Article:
"If we only have five or 10 deputies working the county at any given time, that's a big pull on our work force," Wilkinson said.
Under a draft copy of the ordinance, fines would be levied on alarm owners after their second false alarm. Residential users would get warnings for their first two false alarms in a calendar year, pay a $30 fine for their third and shell out $45 for each subsequent violation.
Businesses would also receive warnings for their first two violations. However, the fines would be higher: $50 for the third violation and $75 after that.
The ordinance also would require alarm system owners and contractors to apply for permits to use and install alarms. Permits to use alarm systems would cost $30 for both residential and business users. Companies that install alarm systems would have to pay $100 for a business permit. All permits would have to be renewed annually.
Neil Glessner, president of Glessner Alarms in Hagerstown, said he is "not thrilled" about the ordinance.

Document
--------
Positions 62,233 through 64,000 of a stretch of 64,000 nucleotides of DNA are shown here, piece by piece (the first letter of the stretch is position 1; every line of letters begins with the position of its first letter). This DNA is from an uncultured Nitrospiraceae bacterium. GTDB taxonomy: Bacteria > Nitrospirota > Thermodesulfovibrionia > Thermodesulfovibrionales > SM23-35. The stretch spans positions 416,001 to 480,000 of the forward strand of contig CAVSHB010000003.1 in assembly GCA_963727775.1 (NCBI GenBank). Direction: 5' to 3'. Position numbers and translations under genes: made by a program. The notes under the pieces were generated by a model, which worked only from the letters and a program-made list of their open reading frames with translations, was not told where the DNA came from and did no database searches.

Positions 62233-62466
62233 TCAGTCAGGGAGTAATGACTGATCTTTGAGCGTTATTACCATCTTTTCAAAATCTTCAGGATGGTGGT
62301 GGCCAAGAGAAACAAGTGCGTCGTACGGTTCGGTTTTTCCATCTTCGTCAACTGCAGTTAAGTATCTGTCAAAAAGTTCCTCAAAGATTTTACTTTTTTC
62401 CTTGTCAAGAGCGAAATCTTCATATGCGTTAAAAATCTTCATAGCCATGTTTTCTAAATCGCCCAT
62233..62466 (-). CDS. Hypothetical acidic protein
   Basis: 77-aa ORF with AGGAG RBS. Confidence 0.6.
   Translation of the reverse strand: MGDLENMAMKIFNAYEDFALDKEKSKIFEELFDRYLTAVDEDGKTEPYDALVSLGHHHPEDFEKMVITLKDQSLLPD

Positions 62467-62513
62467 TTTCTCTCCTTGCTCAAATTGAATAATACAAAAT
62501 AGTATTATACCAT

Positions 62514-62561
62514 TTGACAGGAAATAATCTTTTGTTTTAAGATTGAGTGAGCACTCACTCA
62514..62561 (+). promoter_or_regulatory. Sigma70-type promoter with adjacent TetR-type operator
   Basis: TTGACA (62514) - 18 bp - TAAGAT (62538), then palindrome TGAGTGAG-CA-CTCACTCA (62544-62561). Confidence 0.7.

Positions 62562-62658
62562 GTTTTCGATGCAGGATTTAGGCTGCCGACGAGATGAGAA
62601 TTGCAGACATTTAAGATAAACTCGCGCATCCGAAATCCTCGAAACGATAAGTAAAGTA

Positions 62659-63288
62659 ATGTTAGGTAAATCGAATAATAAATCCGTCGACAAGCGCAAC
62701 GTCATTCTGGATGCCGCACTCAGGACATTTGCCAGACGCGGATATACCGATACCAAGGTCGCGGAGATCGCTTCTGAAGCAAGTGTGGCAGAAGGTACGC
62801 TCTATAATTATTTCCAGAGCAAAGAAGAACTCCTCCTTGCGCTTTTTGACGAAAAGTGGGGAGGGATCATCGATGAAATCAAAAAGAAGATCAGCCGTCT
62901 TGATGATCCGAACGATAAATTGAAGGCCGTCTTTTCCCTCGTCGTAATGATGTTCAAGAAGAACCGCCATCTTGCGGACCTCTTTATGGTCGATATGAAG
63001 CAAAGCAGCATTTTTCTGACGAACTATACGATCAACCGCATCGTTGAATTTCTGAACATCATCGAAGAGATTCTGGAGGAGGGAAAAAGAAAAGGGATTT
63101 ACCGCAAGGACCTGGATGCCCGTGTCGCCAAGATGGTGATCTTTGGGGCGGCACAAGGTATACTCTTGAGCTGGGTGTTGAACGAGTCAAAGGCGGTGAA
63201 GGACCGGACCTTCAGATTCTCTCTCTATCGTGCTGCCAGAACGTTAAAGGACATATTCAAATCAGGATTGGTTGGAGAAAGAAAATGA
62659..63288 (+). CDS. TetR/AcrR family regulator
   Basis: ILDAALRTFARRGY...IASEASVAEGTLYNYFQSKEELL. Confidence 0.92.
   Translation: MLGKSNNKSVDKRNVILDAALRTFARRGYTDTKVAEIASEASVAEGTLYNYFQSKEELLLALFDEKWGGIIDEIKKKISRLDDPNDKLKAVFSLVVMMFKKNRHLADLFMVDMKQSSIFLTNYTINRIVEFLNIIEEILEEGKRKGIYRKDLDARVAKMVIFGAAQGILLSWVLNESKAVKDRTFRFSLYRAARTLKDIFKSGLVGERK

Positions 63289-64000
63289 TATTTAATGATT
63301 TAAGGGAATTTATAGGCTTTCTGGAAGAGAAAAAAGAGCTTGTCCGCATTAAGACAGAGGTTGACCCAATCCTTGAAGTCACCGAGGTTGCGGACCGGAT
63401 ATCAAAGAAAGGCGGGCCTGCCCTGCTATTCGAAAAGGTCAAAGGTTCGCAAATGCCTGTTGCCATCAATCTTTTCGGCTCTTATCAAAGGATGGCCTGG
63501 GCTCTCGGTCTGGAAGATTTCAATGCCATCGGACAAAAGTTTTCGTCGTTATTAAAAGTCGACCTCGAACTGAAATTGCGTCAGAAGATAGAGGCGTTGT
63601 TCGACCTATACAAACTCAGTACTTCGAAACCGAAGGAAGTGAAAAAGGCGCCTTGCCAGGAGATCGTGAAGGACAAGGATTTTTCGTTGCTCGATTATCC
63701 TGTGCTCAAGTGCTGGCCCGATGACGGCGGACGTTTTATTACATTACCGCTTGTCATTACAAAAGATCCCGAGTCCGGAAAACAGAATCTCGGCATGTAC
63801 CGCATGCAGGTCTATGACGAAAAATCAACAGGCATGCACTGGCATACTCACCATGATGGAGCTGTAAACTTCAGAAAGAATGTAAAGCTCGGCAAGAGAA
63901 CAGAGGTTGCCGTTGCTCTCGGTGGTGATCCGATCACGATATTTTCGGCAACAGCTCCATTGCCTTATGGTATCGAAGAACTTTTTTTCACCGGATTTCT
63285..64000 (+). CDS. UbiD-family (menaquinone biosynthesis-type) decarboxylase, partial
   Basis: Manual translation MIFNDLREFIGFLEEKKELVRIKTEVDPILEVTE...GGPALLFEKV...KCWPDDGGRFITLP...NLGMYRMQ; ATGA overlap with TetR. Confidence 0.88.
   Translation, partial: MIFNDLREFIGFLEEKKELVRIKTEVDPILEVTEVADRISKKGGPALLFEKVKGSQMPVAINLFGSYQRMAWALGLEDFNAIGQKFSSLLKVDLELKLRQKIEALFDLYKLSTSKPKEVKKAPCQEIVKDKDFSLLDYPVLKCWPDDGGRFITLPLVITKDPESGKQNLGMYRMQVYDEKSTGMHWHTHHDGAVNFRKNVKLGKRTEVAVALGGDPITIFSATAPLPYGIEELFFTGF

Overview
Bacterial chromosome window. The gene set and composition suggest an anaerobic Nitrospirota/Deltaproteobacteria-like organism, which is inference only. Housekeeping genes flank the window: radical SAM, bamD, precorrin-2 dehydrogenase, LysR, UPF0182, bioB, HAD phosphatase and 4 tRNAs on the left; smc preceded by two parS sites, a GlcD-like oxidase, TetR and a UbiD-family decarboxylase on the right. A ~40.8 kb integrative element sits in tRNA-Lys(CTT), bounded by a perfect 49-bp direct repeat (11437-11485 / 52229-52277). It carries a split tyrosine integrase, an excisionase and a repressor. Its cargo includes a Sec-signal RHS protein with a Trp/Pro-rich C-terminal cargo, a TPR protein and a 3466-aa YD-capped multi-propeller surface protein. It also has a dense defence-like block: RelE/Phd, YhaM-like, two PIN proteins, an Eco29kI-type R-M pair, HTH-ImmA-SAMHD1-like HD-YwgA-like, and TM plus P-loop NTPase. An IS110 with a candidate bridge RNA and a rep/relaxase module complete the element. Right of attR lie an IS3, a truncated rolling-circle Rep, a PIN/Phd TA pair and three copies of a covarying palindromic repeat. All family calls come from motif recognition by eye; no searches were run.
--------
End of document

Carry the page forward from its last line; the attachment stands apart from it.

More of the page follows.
"I don't think anybody likes government regulating their personal and business affairs," Glessner said.
Alarm ordinances in other counties have dramatically lowered the customer base of alarm companies, Glessner said.
"A lot of people are intimidated by technology. If someone is going to get fined every time they set the alarm off because they forgot that their spouse set it, that gets to be more trouble than it's worth for a lot of people," Glessner said.
Glessner, who has installed alarms in Frederick and Montgomery counties, both of which have ordinances, said Washington County's draft is "one of the more palatable ordinances" he has seen because it allows people to appeal their fines.
Wilkinson said the county is not trying to punish people who have alarm systems.
"We're just trying to cut down on the bad calls," Wilkinson said.
What: Proposed false alarm ordinance
When: Sept. 11, 1 p.m.
Where: County Administration Building, 100 W. Washington St., Hagerstown